The Vera List Center for Art and Politics: Melanie Crean and Claire Picher

The Vera List Center for Art and Politics: Melanie Crean and Claire Picher Building Better Speech Performance Workshops

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Free

The Building Better Speech workshops explore performative and technological strategies to facilitate speech with groups that are affected by political transformation or upheaval. The workshops investigate how issues of identity and power can be communicated as a form of text, either through the body’s gestures, or through socially based technical frameworks in a form of collective action. The specific parameters of the workshops are designed in collaboration with the community involved, which specifies the issue it would like to explore. The sessions make use of a range of techniques that include performance, games, and open education models to facilitate dialog.

In this first pilot iteration of Building Better Speech, developed in the fall of 2011, the workshop is being designed with a group of high school girls associated with Turning Point for Women and Families, a Queens-based organization that supports Muslim American families dealing with issues of domestic violence. Earlier in the fall, the girls began meeting to support each other and solve problems. The Building Better Speech workshop will use this desire to self organize as a point of origin.

The project began with a series of automatic writing assignments through which the girls explored issues that they say repeatedly come up in discussion: stereotypes, faith and terrorism. Key concepts and phrases originating in the writing will generate two types of screen prints, one based on text, and the second on images that the text connotes. This content will then be used to frame a series of theater performance games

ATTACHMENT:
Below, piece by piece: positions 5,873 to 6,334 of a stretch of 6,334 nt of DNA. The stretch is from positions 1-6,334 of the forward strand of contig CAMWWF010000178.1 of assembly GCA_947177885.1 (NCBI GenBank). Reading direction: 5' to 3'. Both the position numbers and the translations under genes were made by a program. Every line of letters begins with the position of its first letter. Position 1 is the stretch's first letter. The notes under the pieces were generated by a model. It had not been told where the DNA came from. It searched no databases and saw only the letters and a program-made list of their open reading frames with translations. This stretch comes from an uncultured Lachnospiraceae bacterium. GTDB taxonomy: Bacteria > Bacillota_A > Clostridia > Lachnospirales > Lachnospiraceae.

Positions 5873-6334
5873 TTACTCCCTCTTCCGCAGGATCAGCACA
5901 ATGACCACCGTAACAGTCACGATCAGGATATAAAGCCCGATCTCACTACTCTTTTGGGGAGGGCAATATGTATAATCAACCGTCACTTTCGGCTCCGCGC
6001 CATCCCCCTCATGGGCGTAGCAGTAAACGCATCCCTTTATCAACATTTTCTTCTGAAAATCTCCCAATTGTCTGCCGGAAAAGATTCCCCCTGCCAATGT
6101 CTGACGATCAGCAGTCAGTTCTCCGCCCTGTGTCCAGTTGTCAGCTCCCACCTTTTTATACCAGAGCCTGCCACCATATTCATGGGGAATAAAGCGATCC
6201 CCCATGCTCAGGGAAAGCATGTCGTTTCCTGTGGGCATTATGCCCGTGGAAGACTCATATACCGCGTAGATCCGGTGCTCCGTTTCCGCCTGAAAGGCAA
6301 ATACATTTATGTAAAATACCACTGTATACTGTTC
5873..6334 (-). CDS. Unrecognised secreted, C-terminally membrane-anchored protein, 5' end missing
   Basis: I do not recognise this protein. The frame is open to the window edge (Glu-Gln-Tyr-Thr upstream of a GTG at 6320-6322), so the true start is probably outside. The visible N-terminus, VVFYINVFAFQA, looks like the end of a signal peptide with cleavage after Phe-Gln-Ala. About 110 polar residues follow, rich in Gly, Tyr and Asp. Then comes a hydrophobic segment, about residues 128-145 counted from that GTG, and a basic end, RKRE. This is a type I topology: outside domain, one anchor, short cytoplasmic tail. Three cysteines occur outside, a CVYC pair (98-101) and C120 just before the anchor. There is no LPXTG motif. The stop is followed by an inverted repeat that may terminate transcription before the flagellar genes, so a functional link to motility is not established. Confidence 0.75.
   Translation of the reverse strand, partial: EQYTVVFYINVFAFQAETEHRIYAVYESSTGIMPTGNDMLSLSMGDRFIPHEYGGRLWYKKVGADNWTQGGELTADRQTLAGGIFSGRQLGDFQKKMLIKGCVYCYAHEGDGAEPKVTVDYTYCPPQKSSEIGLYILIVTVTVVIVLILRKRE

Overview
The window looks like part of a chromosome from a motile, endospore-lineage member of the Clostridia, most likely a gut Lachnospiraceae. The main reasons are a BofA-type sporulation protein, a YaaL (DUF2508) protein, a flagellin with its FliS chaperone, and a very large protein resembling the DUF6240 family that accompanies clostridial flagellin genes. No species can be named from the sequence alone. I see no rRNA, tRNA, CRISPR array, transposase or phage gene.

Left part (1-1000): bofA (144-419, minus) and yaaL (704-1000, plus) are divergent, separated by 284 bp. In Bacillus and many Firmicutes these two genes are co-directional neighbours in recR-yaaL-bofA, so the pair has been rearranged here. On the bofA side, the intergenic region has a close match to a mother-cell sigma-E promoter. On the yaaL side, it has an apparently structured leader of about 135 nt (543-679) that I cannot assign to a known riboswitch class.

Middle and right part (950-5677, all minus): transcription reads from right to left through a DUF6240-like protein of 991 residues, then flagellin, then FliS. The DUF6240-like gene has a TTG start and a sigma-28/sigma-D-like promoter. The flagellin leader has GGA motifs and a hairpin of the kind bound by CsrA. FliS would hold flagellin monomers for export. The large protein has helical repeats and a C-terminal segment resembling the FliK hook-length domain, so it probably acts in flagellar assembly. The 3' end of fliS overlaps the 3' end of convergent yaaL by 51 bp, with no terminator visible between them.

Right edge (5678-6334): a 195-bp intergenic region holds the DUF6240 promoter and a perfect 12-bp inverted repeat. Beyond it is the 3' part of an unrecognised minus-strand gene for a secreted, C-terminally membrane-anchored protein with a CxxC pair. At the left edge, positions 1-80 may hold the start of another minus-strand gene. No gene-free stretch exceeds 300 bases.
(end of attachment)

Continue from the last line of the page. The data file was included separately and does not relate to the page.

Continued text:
These games are modeled on Augusto Boal’s “Image Theatre,” and consist of a series of performative strategies employed to represent thoughts and ideas through the physical medium of the body. Participants explore issues of power, decision-making and communication, by posing their bodies and the bodies of others to create physical images that can depict concepts such as emotions, social issues, or events. After observing the images, the group reflects and discusses what they have witnessed, the most significant part of the process. 

The techniques improve communication within groups, but also serve to build ties to allies, by promoting mutual understanding. Physical images augment the spoken word and help overcome the greatest obstacle to communicating: the challenge of being heard. Accordingly, the project culminates with an open workshop, presented during Performa, where the public will be invited to explore issues of stereotyping and identity together with the girls in a shared session of collective performance games.

Venue

Funding

Presented by The Vera List Center for Art and Politics.